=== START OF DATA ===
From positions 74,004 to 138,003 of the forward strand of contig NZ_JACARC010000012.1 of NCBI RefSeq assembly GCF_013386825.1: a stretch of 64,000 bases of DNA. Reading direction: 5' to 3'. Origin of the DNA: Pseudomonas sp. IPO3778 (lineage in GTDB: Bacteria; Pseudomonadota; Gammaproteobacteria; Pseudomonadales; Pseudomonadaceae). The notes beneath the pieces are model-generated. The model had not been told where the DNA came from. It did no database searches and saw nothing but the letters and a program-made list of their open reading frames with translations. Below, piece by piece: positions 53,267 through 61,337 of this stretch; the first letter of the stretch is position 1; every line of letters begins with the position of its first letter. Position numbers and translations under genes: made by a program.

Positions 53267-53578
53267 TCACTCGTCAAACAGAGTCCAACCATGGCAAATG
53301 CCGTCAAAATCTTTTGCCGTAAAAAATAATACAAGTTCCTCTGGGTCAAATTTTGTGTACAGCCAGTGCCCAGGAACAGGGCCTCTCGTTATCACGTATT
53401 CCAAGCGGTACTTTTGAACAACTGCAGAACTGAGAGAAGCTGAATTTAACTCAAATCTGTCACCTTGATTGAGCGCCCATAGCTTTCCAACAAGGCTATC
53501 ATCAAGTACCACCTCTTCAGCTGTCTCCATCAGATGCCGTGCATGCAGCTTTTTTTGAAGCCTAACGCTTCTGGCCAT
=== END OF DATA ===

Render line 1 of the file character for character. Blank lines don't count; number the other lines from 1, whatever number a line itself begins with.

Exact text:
From positions 74,004 to 138,003 of the forward strand of contig NZ_JACARC010000012.1 of NCBI RefSeq assembly GCF_013386825.1: a stretch of 64,000 bases of DNA. Reading direction: 5' to 3'. Origin of the DNA: Pseudomonas sp. IPO3778 (lineage in GTDB: Bacteria; Pseudomonadota; Gammaproteobacteria; Pseudomonadales; Pseudomonadaceae). The notes beneath the pieces are model-generated. The model had not been told where the DNA came from. It did no database searches and saw nothing but the letters and a program-made list of their open reading frames with translations. Below, piece by piece: positions 53,267 through 61,337 of this stretch; the first letter of the stretch is position 1; every line of letters begins with the position of its first letter. Position numbers and translations under genes: made by a program.